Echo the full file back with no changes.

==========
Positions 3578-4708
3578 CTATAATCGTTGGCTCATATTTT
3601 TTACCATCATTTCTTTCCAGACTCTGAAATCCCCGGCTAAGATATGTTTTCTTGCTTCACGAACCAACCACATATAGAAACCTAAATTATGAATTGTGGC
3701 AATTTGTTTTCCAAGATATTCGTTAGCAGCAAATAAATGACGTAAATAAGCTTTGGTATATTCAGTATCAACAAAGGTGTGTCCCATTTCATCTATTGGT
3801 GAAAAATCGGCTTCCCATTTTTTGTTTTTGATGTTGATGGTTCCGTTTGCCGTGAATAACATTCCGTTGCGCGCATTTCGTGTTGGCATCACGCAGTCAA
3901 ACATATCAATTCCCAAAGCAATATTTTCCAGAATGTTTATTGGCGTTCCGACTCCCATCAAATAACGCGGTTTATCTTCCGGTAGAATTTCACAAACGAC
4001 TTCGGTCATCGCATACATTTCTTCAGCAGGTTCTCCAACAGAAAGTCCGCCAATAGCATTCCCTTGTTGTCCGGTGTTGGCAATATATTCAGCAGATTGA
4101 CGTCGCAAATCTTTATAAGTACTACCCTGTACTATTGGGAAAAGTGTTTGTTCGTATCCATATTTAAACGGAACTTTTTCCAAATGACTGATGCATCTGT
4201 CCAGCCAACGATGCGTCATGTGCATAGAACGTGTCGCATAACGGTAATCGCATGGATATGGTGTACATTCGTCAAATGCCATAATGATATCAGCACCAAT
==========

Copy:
Positions 3578-4708
3578 CTATAATCGTTGGCTCATATTTT
3601 TTACCATCATTTCTTTCCAGACTCTGAAATCCCCGGCTAAGATATGTTTTCTTGCTTCACGAACCAACCACATATAGAAACCTAAATTATGAATTGTGGC
3701 AATTTGTTTTCCAAGATATTCGTTAGCAGCAAATAAATGACGTAAATAAGCTTTGGTATATTCAGTATCAACAAAGGTGTGTCCCATTTCATCTATTGGT
3801 GAAAAATCGGCTTCCCATTTTTTGTTTTTGATGTTGATGGTTCCGTTTGCCGTGAATAACATTCCGTTGCGCGCATTTCGTGTTGGCATCACGCAGTCAA
3901 ACATATCAATTCCCAAAGCAATATTTTCCAGAATGTTTATTGGCGTTCCGACTCCCATCAAATAACGCGGTTTATCTTCCGGTAGAATTTCACAAACGAC
4001 TTCGGTCATCGCATACATTTCTTCAGCAGGTTCTCCAACAGAAAGTCCGCCAATAGCATTCCCTTGTTGTCCGGTGTTGGCAATATATTCAGCAGATTGA
4101 CGTCGCAAATCTTTATAAGTACTACCCTGTACTATTGGGAAAAGTGTTTGTTCGTATCCATATTTAAACGGAACTTTTTCCAAATGACTGATGCATCTGT
4201 CCAGCCAACGATGCGTCATGTGCATAGAACGTGTCGCATAACGGTAATCGCATGGATATGGTGTACATTCGTCAAATGCCATAATGATATCAGCACCAAT